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JAMES CASEBERE

by Jody Zellen



“Pink Hallway 3,” cibachrome
mounted to plexiglass, 60 x 48”,
edition of 5 (2 artist proofs), 2000.









"Flooded Hallway from Right,"
cibachrome mounted to
plexiglas, 48 x 60", edition of
5 (2 artist proofs), 1998-99.
(Grant Selwyn Fine Art, Beverly Hills) Since the mid 1970's James Casebere has been making photographs of table-top constructions of the built environment. The subject of these images ranges from suburban interiors to institutional structures. Each image is a photograph of a model of a building that has been stripped of its color and details to evoke a sense of emotional place rather than the physicality of a place’s forms.

Casebere is interested in the point at which photography, architecture and sculpture intersect. He was one of the first "post modern" artists to become known for creating images for the camera, a methodology currently being explored by photographers like Gregory Crewdson and Thomas Demand. Unlike Crewdson, who constructs elaborate sets using numerous actors, or Demand, who simulates interior spaces out of colored cardboard and paper, Casebere is interested in the memories and feelings evoked by the architectural spaces he represents. Carefully constructing table-top models using plaster, styrofoam and cardboard, Casebere maximizes the dramatic effects of the lighting before making his monochromatic photographic image (He has also created room-sized installations of his models--these become places to be experienced rather than photographed). The resulting works are both surreal and remarkably realistic.

In his early works, Casebere used crudely cut and assembled pieces of cardboard to create interior domestic spaces where ordinary objects ended up in absurd situations. For example in Fork in the Refrigerator [1975], a gigantic fork penetrates a cardboard refrigerator in this depiction of a kitchen scene. Similarly in Fan as a Eudemonist: Relaxing After an Exhausting Day at the Beach [1975], a household fan has been personified and domesticated. According to Casebere Bacillus Pestis [1976], a photograph in which rubber mice escape from a wall mounted TV set, was drawn from childhood memories.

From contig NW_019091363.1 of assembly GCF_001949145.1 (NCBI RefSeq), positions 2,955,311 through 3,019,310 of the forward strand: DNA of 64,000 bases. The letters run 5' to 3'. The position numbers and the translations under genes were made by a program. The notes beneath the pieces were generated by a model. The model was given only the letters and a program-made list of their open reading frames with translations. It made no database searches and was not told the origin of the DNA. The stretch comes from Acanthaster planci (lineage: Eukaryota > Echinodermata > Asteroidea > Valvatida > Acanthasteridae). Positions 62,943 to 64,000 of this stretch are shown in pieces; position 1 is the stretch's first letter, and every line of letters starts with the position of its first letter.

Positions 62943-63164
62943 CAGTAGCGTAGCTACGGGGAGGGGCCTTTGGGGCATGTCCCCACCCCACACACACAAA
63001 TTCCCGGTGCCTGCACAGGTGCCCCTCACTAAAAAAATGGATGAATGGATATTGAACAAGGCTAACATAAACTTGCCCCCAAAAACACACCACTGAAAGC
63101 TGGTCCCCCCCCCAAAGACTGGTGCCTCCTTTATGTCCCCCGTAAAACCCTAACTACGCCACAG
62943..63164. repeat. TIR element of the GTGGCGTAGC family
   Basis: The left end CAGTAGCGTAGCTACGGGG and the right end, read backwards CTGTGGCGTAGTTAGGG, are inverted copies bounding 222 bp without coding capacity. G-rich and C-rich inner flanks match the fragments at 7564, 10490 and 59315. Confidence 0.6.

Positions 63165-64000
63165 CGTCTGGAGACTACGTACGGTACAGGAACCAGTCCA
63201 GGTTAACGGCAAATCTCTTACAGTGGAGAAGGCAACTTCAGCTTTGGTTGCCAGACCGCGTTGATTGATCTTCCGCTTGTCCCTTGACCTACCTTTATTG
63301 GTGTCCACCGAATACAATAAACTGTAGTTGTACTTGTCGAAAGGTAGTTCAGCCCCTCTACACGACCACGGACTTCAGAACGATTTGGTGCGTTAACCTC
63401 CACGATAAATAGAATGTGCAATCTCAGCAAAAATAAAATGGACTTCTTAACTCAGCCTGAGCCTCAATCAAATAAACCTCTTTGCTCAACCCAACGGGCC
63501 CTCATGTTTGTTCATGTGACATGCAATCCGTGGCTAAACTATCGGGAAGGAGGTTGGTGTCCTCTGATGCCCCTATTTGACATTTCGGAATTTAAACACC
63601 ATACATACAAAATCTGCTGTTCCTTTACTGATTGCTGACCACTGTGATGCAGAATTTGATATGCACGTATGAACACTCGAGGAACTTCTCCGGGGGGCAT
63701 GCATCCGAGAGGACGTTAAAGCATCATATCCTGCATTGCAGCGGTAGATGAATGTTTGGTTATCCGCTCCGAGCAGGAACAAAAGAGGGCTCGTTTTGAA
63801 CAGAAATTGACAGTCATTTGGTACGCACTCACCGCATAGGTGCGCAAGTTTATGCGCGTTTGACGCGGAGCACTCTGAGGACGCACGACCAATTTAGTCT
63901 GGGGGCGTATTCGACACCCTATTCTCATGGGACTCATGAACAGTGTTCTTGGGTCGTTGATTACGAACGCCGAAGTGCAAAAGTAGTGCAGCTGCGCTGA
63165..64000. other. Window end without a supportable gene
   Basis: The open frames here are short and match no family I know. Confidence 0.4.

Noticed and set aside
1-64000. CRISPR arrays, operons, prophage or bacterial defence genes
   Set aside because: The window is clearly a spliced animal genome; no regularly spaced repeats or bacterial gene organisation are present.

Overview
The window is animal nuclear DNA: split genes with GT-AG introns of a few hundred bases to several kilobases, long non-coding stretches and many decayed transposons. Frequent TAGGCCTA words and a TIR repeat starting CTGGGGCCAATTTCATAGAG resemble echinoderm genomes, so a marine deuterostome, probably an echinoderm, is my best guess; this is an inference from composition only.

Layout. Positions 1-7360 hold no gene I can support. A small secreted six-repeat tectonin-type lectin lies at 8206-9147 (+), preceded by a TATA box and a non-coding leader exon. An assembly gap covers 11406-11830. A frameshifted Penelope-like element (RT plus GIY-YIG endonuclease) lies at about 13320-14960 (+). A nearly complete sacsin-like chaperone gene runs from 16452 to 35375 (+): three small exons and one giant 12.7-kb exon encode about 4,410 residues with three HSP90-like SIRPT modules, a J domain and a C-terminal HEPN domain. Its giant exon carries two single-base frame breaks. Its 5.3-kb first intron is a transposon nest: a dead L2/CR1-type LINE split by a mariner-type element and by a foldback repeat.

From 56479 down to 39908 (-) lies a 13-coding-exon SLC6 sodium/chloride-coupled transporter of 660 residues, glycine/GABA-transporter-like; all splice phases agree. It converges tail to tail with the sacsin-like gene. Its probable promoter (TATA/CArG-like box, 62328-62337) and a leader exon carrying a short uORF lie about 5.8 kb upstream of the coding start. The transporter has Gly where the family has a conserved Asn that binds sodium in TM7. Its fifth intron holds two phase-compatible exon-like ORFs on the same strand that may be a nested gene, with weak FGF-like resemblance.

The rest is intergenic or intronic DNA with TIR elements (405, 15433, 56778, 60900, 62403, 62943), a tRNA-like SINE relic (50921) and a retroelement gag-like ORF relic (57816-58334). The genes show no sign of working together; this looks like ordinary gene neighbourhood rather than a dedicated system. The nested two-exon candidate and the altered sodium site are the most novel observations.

Throughout the 1970's Casebere's works looked at interiors and domestic spaces. In the 1980's he began to create images of public spaces like courtrooms and libraries as well as suburban streets and homes. In these pieces he wanted to "transform the mundane, familiar, domestic nature of contemporary life. . .in order to find the extraordinary in the everyday." By eliminating the details, Casebere asks viewers to rely on their memory, or memories supplied by popular culture, to fill in the gaps and to create a context in which to view and under stand his images. In addition to asking viewers to look within themselves, Casebere also relies on properties specific to photography. Each model is constructed to be seen through the lens of a camera, and takes advantage of photography's ability to flatten space and capture lighting effects invisible to the eye.

The resulting photographs are beautiful. They have a ghost-like quality to them. The images are usually lit to evoke a nighttime scene, emphasizing the drama of the moment. Devoid of people and color, the photographs are about the drama of the spaces and what they may represent. A number of Casebere's photographs from the mid 1990's invite viewers to imagine prison-like spaces modeled after actual prisons. These works express the solitude and loneliness of vast empty spaces while simultaneously referencing specific locations like Sing Sing or the Prison at Cherry Hill.

Why prisons? The subject evokes the idea of social control while the images make reference to Foucault's writings about the panopticon. Who is being watched? Is there an all-seeing eye in these images? Casebere is interested in the relationship of institutions to our lives and explores this theme in his images of prisons, storefronts, and other public spaces.


"Toppled Desks", cibachrome
mounted on aluminum, 30 x 24",
edition of 5, 1998.







"Four Flooded Arches from Left (V)", cibachrome faceand back
mounted to plexiglas, 60 x 48",
edition of 5 (2 artist proofs), 1999.

Prisons are one type of institutional architecture, and prep schools are another. In his latest series of photographs Casebere has constructed models of Philips Academy in Andover, Massachusetts. In these works depicting dramatically lit hallways, Casebere has included subtle color like the pink of the walls, and the blue glow of the long hallway. This represents a departure from his previous work. In Pink Hallway 3 one is drawn into the receding space of the academic corridor. One can imagine students rushing through the archways on their way to class. Yet in Casebere's images the hallway appears flooded. There is no sign of struggle, rather the illusion of water on the floor creates a beautiful play of light and shadow. Long empty hallways are never inviting, but Casebere's depiction's of institutional spaces are meant to evoke memories and to entice wonder. They do not present conclusions, only possibilities.